The big story this week was landing 61 trophy peacocks by two parties of 8 anglers, on the Upper Uneuixi River at our exclusive fishery on the Roçado indigenous community.
That is an average of 1.3 fish per boat per day. That’s a whole lot of trophies! The two groups were led by repeating guests P. Douglas and N. Denis. All of the above trophies measured over 80 cm.
The total for the week was 2844 peacocks caught by 35 anglers, divided in 5 parties/River Trains. See the fish tally below, which excludes a wide array of other less aggressive tropical species such as the matrinchã, Jacundá, Apapá, Wolfish, Pacú, Bicúda, Red Tail Catfish and piranha.
Since we broke waters two weeks ago, we are much below our sustainable capacity, hence, the effective lures for bait casters continue to be large (6 inch) noisy top waters props, of any color. For fly fishermen we continue to suggest sinking tippets and long mickey fin streamers for trophies, and poppers for smaller fish.
Expected water levels across our 10 Private Rivers spread out across 4 Dry Zones are very predictable, taking into account La Niña official forecasted rainfall changes.
In the North West Dry Zone (see map below) on the upper Uneuixi River (Roçado) water levels rose slightly, but started to descend to a very fishable level towards the end of the week.
On the North East Dry Zone there are similar water level fluctuations as mentioned above. Our guests are having good angling on the Omero Lakes, and greater angling on the upper Jufaris, as waters here are dropping a bit faster.
On the South West Dry Zone water levels are perfect, but we will be moving 700 miles north next week since we have reached our 5-week sustainable fishing capacity. It is very important not to overfish since peacocks are territorial during their breeding cycle.
We base our predictions on today’s water levels along with the 10-Day Rainfall Forecast (accumulated inches). These forecasts are for the towns listed below in red which affect the zones mentioned. A 10-Day Forecast for more than 2 inches of rain means water levels may rise; under 2 inches means that water levels may drop.
Since the rainfall forecasts in our monitored towns in the North West Zone are over 2 inches, we would expect water levels in the area to rise; however, since there is little rainfall forecasted over the towns of Barcelos and Novo Airao on the Negro River, which have also seen very LOW rainfall over the last 3 weeks, it might drain the smaller tributaries in the North West Zone (Jufaris) and the North East Dry Zone (Uneuixi).
The 10-Day Forecasts for the towns in the North West Zone are as follows:
- Villa Bitencourt: 4.65 inches (Marked as “VB” in the map below)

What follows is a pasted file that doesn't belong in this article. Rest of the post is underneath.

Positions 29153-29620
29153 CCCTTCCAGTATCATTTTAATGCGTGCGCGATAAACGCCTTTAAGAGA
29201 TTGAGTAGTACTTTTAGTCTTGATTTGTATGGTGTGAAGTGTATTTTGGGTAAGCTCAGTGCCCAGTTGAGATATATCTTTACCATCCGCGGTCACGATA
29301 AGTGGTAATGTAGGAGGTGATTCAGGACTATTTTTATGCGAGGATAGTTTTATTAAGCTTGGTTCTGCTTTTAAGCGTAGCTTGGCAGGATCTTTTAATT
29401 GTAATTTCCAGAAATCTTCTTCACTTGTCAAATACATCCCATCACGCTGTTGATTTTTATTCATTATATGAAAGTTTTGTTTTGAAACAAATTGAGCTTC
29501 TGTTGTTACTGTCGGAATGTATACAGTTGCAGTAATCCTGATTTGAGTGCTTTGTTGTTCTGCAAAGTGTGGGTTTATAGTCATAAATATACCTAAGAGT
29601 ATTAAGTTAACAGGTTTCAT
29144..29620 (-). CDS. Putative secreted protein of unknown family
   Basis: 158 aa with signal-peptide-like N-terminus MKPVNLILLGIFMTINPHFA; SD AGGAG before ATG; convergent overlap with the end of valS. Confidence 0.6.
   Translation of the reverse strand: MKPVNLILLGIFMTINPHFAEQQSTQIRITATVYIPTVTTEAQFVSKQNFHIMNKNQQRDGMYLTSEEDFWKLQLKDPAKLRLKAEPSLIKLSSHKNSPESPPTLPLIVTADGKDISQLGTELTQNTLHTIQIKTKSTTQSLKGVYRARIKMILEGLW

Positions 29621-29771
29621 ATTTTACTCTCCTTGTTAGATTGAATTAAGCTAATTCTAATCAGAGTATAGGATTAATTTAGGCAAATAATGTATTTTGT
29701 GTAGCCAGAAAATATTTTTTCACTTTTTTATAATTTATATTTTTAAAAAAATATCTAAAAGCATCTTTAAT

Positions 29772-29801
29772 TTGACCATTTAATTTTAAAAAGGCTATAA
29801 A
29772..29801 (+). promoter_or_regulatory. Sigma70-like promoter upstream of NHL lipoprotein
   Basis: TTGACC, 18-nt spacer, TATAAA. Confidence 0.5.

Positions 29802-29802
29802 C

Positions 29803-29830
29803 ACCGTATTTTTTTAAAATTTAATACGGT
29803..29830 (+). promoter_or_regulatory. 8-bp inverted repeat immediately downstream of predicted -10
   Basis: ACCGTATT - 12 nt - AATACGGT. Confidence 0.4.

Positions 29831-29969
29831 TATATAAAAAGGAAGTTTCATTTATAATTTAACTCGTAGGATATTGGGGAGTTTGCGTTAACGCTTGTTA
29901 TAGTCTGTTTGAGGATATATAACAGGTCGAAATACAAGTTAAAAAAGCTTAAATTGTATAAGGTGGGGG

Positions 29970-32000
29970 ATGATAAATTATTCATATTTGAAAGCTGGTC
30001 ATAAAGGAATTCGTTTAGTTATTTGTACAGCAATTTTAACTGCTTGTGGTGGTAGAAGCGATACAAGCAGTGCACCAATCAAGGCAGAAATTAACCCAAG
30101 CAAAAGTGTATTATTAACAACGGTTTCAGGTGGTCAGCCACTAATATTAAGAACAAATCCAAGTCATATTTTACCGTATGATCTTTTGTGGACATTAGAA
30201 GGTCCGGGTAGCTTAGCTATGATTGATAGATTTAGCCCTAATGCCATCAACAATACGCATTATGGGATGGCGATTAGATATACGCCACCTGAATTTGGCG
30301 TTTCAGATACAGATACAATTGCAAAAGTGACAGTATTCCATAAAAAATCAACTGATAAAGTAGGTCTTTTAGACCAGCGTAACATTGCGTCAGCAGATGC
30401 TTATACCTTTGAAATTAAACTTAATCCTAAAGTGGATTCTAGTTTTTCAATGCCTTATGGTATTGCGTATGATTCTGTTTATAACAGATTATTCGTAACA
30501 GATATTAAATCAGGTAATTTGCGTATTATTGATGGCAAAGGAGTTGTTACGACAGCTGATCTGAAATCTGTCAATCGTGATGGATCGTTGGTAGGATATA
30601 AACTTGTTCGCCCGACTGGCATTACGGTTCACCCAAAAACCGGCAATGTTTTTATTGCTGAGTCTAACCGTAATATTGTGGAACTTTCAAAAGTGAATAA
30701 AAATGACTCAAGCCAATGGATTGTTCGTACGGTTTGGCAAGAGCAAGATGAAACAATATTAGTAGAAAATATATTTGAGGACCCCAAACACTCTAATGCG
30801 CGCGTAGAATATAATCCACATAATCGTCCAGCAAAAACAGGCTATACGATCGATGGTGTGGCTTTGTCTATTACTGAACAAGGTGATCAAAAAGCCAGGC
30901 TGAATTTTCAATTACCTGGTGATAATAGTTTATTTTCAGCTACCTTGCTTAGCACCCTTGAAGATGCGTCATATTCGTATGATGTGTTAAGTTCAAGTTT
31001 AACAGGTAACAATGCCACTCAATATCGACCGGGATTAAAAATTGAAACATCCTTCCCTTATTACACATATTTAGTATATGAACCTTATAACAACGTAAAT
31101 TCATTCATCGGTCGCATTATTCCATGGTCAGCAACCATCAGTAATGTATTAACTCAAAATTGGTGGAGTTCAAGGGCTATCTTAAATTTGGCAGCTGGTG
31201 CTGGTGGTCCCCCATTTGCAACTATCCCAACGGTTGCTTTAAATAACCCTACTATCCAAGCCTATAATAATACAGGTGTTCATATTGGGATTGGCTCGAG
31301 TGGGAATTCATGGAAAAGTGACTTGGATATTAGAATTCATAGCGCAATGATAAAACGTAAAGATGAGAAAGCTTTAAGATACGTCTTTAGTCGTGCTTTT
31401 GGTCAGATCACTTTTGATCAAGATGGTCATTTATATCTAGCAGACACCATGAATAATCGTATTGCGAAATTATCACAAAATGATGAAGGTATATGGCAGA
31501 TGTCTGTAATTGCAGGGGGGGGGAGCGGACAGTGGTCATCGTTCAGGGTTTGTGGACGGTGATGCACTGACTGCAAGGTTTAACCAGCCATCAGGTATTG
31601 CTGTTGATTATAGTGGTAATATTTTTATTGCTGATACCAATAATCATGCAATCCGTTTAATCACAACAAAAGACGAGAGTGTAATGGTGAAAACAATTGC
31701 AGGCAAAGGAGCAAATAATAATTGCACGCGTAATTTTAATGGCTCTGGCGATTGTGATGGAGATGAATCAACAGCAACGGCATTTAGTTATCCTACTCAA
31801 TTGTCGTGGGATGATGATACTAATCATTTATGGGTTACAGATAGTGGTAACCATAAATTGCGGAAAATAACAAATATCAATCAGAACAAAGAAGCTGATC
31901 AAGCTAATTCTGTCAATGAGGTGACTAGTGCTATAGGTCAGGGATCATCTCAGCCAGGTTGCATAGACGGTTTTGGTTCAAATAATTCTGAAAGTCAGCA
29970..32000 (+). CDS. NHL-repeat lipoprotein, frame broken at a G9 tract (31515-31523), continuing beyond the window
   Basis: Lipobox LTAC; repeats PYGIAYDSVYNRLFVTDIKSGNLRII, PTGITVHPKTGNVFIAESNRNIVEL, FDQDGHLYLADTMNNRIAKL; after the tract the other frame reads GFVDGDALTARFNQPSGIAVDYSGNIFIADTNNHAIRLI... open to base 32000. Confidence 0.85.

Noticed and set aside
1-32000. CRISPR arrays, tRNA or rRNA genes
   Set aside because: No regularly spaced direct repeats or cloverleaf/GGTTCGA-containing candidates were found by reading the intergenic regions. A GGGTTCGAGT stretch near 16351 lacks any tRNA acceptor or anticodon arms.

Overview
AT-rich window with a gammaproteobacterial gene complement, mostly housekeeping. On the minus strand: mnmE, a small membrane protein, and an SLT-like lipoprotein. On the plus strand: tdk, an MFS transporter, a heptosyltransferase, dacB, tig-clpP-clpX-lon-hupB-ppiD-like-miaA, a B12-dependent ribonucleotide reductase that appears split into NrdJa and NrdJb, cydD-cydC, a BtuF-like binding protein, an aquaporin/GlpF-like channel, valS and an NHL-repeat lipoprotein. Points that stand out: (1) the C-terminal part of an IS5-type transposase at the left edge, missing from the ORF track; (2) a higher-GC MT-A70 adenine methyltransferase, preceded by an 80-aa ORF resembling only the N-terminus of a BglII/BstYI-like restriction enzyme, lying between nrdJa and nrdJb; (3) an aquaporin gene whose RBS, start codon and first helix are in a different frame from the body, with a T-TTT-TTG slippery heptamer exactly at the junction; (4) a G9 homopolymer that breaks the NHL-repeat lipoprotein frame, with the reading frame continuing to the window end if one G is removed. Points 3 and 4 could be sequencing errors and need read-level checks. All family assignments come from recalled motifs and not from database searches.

- Japura: 4.75 inches (Idem “Jap”)
- Santa Isabel do Rio Negro: 2.24 inches (Idem “SIR”)
- Sao Gabriel da Cachoeira: 2.97 inches (Idem “SGC”)
- Maraa: 4.83 inches (Idem “Mar”)
- Novo Airao: 1.57 inches (Idem “NoA“)
- Barcelos: 1.76 inches (Idem “Bar”)
10-Day Forecasts for the towns in the North East Zone are as follows:
- Caracarai: 2.36 inches (Marked as “Cca” in the map below)
- Boavista: 2.32 inches (Idem “Bvi”)
- Rorainopolis: 2.40 inches (Idem “Ror”)
10-Day Forecasts for the towns in the South West Zone are as follows:
- Borba: 1.96 inches (Marked as “Bba” in the map below)
- Novo Aripuana: 2.08 inches (Idem “NA”)
- Autazes: 1.15 inches (Idem “Aut”)
Our water-level predications are not just based on immediate rainfall forecasts but also on longer term (3-month) forecasts for unusual (or what is called anomalous) rainfall across all of our fishing zones. In the above illustration, no unusual rainfall is expected in the white areas for the next 3 months. Note that the North West Zone is in light blue, meaning that it is expected to receive more rainfall than normal for this time of the year.
In contrast, the South West Zone is almost completely in white, meaning that it should receive the usual rainfall for this time of the year, which could be our FALL BACK to optimize good fishing during January and February in case our private fisheries in the North West Zone such as the Upper Itapara, Upper Xeurini and Upper Jufaris are below the expected good water levels for that time of the year.
If you would like to find out more information about our stunning Amazon river basin destination and how you can join in on the action and fish it for yourself, make sure to take a closer look at our tour page. If you have any questions regarding this tour, you can contact our freshwater fly fishing team on 01603 407596 or by emailing them at firstname.lastname@example.org and one of the team will help you with your query.